Nurse Fiona visits First Class – Stethoscope Experiment
We had a scientist visit our class – Nurse Fiona McCutcheon – from Blackrock Private Hospital.
Fiona showed the class a short video about the heart followed by an interactive powerpoint.
This lead to a very interesting talk and discussion.
This was followed by a making our own stethoscopes.
Check Your Heart Rate
What you’ll need:
- A balloon
- Tissue rolls
- A timer
- Rubber band (optional)
- Take the piece of tubing and fit to roll.
- Stretch the balloon by blowing it up and then letting the air out.
- Cut off the top third of the balloon with scissors.
- Stretch the top third of the balloon tightly over the tissue roll
Making your stethoscope work:
- Find your heart with your hand by feeling where it beats in your chest.
- Sit down somewhere quiet and place the end of the tissue roll with the balloon over it against your chest, directly onto your skin, just to the left centre.
- Hold the other tissue roll to your ear. You should hear a low beating sound.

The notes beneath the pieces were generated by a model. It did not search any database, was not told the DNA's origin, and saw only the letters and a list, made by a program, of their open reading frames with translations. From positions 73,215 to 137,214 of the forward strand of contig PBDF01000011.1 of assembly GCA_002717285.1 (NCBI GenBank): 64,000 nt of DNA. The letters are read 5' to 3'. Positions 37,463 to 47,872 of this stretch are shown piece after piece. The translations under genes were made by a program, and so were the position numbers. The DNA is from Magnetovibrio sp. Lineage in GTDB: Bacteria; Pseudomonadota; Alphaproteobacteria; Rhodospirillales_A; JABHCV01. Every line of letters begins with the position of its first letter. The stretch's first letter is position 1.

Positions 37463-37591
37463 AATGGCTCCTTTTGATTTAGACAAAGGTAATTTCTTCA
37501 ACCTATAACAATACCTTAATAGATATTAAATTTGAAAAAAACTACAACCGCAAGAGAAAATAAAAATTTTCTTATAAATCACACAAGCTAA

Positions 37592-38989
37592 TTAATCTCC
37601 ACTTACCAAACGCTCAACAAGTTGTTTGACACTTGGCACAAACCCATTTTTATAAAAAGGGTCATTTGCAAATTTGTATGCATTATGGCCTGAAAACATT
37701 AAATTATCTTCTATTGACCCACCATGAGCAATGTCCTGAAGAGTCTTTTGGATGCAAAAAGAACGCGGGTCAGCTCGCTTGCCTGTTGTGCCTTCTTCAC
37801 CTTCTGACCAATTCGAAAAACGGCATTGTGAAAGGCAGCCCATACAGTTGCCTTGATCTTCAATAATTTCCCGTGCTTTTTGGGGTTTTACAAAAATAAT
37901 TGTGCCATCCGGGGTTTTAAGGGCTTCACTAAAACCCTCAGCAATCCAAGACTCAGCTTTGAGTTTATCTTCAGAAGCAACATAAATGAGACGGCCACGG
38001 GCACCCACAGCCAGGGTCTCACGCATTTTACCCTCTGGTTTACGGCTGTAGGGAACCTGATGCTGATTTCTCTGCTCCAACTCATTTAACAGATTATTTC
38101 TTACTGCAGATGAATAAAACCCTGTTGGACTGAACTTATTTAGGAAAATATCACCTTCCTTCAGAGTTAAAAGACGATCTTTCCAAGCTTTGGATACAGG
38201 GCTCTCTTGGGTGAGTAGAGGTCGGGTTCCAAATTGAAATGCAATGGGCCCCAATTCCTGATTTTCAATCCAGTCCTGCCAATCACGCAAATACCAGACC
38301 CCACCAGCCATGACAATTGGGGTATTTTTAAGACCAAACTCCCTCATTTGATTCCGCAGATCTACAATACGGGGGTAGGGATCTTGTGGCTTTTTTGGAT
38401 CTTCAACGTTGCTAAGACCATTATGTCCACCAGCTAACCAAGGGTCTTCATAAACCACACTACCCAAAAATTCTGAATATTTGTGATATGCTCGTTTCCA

- Use the timer to count how many beats you hear in 20 seconds. Multiply this number by three (use a calculator if you’re not confident) to find out how fast your heart beats in one minute.
- Try doing some more tests such as running around for 5 minutes and then checking how fast your heart is beating. Compare your results to your brothers, sisters, parents and even pets heart rates, are there any differences?
Did you know that when a doctor listens to your heartbeat with a stethoscope, they are actually listening for two sounds? The first sound is a longer, lower pitched sound. The second is a shorter, higher pitched sound.
The lower pitched sound is made by the closing of two heart valves when blood is flowing out of the heart. The higher pitched sound is made by two other valves when blood is flowing into the heart. When a person exercises or participates in any kind of physical activity, the heart beats faster in order to pump more blood and oxygen to the muscles that are being used. The closing of the heart valves makes a sound which causes the stretched balloon to vibrate. The vibrating balloon makes the air in the tube vibrate and the tube then carries these sound vibrations to your ear.
Big thanks to Nurse Fiona coming into our class, the class really enjoyed it!